You've done your homework. You've navigated countless car dealerships at the end of the month and quarter, with internet quotes in hand so you know what's out there. You know about rebates and why invoice price may still leave you out of pocket. You've studied The Donald's negotiating skills. And you still can't find a car at a price that suits.

So what now?

Don't panic, your car is still out there.

Here are some other options to consider.

Take advantage of the best season by sector for used car prices: buy SUVs in spring, convertibles in winter.

Late Model-Year Strategy

Alex Dunn, 34, recently took a new job heading up a graphic design division in Baltimore. He bought his previous car, a Honda Civic coupe, in late 2000 just before the release of the seventh-generation Civic. He quickly found he could save thousands on its sticker price. And he didn't even like the design of the new model.

Dunn, a very satisfied customer, held on to his Civic EX until now so his bargain didn't negatively impact the resale value. He says he plans to do exactly the same this year with the late-model Cadillac CTS, possibly trading in his Civic for the deposit.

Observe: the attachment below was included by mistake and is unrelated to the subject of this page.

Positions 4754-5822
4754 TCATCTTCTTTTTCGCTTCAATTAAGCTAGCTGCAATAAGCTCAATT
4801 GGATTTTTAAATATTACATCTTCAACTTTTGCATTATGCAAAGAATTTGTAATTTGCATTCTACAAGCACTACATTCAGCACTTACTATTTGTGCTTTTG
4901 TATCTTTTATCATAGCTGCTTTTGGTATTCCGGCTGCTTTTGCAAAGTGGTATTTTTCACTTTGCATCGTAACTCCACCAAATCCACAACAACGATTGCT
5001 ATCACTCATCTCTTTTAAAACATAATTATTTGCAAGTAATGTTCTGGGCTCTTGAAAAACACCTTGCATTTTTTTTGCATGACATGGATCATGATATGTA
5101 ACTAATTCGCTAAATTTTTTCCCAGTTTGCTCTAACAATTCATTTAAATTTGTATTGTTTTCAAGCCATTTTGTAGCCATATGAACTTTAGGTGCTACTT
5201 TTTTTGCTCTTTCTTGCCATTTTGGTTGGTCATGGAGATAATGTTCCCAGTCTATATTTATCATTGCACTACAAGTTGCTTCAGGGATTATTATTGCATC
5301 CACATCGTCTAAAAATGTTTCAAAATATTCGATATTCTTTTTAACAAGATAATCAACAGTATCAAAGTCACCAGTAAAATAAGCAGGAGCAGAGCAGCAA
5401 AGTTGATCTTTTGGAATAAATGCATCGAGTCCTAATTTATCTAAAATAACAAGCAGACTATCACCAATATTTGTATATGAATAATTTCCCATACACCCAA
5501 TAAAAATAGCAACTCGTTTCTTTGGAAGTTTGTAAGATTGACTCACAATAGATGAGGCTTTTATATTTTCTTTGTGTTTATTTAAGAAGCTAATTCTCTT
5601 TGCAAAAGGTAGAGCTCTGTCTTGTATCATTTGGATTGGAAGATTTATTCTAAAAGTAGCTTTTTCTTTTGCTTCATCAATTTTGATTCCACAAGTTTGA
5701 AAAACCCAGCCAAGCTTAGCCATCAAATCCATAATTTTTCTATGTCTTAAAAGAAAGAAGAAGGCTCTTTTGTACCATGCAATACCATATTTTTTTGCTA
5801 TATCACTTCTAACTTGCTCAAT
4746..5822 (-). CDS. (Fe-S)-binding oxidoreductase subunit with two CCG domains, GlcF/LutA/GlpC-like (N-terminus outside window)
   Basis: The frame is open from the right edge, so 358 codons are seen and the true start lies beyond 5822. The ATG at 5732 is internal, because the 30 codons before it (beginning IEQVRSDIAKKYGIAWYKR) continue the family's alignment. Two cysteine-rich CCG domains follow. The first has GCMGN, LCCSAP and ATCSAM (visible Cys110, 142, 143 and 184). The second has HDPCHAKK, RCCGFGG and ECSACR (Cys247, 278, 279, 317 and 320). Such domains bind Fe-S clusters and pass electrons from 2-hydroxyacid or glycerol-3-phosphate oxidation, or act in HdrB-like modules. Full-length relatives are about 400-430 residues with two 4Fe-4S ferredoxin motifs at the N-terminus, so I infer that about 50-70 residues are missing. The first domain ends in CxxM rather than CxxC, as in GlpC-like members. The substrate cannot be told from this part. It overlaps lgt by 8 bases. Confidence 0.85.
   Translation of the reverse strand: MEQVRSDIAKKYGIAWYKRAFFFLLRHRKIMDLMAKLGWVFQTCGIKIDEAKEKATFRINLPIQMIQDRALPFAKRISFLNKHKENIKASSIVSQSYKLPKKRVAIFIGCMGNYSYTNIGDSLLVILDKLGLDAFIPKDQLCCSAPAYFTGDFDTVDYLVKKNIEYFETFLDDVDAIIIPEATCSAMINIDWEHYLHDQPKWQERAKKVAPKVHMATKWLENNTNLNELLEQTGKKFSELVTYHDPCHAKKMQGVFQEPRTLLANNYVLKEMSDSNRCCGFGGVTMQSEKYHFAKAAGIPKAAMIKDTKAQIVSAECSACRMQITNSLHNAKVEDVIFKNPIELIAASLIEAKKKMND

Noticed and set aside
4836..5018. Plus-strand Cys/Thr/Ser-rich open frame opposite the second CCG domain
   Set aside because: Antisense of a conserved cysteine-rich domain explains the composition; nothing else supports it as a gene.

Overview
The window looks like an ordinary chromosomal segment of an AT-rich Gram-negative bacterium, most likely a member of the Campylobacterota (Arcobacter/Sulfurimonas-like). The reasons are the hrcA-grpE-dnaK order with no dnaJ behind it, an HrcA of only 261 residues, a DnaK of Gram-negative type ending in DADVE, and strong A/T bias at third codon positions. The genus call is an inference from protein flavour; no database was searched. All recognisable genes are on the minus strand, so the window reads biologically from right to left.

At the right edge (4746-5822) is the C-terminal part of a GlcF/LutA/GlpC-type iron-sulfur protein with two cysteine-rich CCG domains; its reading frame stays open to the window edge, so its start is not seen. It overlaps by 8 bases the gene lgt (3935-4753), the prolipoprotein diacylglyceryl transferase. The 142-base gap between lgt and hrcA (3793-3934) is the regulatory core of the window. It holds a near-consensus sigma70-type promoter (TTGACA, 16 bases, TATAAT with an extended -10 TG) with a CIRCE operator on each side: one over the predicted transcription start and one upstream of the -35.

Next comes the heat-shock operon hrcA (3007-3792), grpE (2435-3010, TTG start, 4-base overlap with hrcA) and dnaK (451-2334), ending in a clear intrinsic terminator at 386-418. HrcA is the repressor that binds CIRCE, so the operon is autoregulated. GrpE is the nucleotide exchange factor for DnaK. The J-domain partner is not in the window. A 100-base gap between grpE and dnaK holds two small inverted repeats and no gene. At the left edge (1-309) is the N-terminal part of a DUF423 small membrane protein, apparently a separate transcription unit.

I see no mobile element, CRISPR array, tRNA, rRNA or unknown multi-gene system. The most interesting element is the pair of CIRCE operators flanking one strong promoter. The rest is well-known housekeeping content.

He also considers the late-model Caddy to be superior to the new CTS, which has received minor but hotly-debated tweaks to the grille and flanks for 2008. But it's essentially the same car that was well-received during its 2003 introduction. Again, he is looking to save thousands. "That's how I roll, man," he says.

Other cars to consider in this category this year are the VW Beetle, GMC Sierra and Scion xB.

National Rental Car Sales

Most of the rental fleets including Alamo, National, Hertz and Enterprise offer rental car sales of their used vehicles, also known as program cars. Usually, these budget used cars have above-average mileage for their age, but are bolstered by a rigid maintenance standards program enforced by the rental chain.

Savings of up to a third of a new car price are not unusual. As chains diversify their rental fleets in the face of consumer demand, a wider choice of models is now available through rental car sales. Fleet sales of Pontiac Grand-Ams once seriously dented the average price of used Grand Ams, but not any more.